Social Injustice About Beauty
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Social Injustice About Beauty

“You Look So Pretty.”

Social Injustice About Beauty
Columbia Spectator

“You look so pretty.” There is nothing wrong with that sentence except for the fact that I usually ONLY hear it when I’m dressed up, have makeup on, and my hair is done.

The most frustrating part is not hearing it as a compliment from strangers on the street. What I find frustrating is that I hear it from my mother, family members and friends. I am not saying that I never want to hear it but is it necessary for them to add “you should dress up more often. You look so pretty when you do,” after it?

When I don’t wear makeup I look like I am dying or I am really sick. To society, or maybe just the people I associate myself with, makeup fixes everything. It takes away the fun of dressing up when I am constantly being told that it’s something I need to do.

The concept of true beauty has been distorted and we have the media to thank or blame for that—it depends from which angle you perceive it from. There is nothing wrong with wanting to dress up and play with makeup. I am a girl and I find that fun! But it stops being fun when I hear people tell me that I should do it more often. To dress up and look like this specific person so I could be accepted.

Except those are never the words they actually say but it is what is sometimes translated.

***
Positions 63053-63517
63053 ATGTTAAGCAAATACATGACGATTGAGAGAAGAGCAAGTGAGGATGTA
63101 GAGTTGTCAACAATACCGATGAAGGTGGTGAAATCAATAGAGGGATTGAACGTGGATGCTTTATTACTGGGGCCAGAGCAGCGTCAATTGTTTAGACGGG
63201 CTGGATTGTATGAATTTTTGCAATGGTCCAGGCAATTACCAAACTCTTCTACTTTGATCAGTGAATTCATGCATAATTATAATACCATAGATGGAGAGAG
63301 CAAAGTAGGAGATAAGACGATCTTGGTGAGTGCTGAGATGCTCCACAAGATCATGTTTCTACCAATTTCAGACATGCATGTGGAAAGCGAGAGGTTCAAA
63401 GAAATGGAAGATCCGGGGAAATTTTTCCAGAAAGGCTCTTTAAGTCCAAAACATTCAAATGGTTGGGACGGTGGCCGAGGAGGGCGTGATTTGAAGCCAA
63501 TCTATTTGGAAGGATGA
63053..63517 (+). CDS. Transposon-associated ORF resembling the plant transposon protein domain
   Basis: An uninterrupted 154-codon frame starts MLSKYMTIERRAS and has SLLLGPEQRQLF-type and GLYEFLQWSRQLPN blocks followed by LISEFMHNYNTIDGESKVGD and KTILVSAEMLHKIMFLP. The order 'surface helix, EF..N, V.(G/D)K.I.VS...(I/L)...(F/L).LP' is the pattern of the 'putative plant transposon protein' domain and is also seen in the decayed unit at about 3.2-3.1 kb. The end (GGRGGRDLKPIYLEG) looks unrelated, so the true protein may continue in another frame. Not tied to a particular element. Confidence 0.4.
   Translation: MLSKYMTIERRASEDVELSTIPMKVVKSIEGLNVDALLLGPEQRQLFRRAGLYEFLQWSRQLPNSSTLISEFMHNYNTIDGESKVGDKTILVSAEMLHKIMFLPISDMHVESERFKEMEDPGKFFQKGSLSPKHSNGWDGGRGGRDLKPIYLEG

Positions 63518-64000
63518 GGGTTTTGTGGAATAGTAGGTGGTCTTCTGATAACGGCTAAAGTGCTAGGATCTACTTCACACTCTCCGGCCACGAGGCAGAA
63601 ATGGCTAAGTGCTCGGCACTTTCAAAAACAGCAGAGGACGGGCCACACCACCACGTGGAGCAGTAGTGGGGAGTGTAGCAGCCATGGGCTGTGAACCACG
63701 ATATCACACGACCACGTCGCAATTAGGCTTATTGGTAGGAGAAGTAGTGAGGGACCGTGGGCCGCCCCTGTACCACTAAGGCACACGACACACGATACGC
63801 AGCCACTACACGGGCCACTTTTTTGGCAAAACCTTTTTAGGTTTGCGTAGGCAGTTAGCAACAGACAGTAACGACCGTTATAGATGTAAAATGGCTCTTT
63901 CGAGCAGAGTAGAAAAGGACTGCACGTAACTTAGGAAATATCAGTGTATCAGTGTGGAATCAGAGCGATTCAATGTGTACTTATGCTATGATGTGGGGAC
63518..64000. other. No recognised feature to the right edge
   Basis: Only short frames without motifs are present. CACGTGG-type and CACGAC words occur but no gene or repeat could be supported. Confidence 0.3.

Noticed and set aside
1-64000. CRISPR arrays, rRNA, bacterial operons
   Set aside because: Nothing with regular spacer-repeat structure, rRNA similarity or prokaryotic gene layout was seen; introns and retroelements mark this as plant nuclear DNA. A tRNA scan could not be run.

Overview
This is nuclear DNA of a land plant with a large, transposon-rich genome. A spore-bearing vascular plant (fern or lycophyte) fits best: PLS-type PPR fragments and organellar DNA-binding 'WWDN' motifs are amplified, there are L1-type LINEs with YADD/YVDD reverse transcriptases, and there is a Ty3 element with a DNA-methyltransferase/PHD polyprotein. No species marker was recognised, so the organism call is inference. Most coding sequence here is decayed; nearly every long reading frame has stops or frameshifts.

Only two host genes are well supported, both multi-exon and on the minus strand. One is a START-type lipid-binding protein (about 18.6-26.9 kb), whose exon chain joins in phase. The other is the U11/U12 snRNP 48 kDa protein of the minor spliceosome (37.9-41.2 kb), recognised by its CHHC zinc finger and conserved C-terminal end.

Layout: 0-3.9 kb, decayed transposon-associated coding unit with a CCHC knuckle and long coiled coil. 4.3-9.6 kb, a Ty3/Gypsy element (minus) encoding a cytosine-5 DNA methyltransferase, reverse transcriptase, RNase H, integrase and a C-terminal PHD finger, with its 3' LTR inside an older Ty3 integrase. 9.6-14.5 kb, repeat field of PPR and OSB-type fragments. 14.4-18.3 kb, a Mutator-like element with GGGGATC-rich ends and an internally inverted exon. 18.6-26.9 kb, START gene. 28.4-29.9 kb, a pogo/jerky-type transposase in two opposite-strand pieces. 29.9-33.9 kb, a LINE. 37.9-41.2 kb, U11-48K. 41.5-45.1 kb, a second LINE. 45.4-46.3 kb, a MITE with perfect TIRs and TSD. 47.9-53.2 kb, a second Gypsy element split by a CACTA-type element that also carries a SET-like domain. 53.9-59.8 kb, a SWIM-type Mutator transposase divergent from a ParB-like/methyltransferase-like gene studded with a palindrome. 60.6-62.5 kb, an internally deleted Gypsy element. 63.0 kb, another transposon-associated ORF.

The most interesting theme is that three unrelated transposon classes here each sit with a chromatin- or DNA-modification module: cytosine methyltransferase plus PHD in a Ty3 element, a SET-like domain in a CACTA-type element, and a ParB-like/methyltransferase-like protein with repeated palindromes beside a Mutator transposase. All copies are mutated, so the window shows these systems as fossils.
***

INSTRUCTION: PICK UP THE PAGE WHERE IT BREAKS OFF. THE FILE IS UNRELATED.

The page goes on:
Whether we like to admit it or not we tend to compare ourselves to others who have what we want. We may not say it out loud but internally it may be a battle we are fighting.

All over the internet you will find videos (such as this one by Elizabeth Acevedo who wrote and performed a poem about fixing her hair. It’s a must watch if you have/ love your curly hair) that pin-points to the positive attributes that we have.

I know what you are thinking, “why are you listening to them? You do you mija!” but the reality of the situation is that words hurt and they leave a lasting impression. Words that you in-take negatively can shape how you live your life.

Sometimes we forget that the media is a bunch of people working on one thing to make it look perfect. It takes hours of Photoshop and connections with designers for that fabulous Gucci purse, those eight-inch Louboutin stiletto’s, perfect illuminated skin and perfectly winged eye-liner.

It is tiring to hear that if I just invest a little more time in myself I could achieve a certain look or body. People don’t understand the anxiety and pressure that those words bring. It can constantly make you feel like you’re not good enough. And also where did this idea of “if you dress up you’ll attract a man,” come from? Is that all women should aspire to achieve in life, a man? A family?

Here’s something I wish the media focused on more: how women can empower each other without appearances being a selling point. How we can put our values and education to use. What we can do to help other women feel like they belong at their job or somewhere else. We are getting there but we are not there yet.

Here’s what beauty has taught me: it’s not only physical. It’s not how hot I look in jeans and what latest shade of MAC red lipstick I am obsessing over at the moment. Ultimately, beauty for me is how I feel with or without makeup and I’ll be damned if I let society tell me how to dress for their pleasure.

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This article has not been reviewed by Odyssey HQ and solely reflects the ideas and opinions of the creator.
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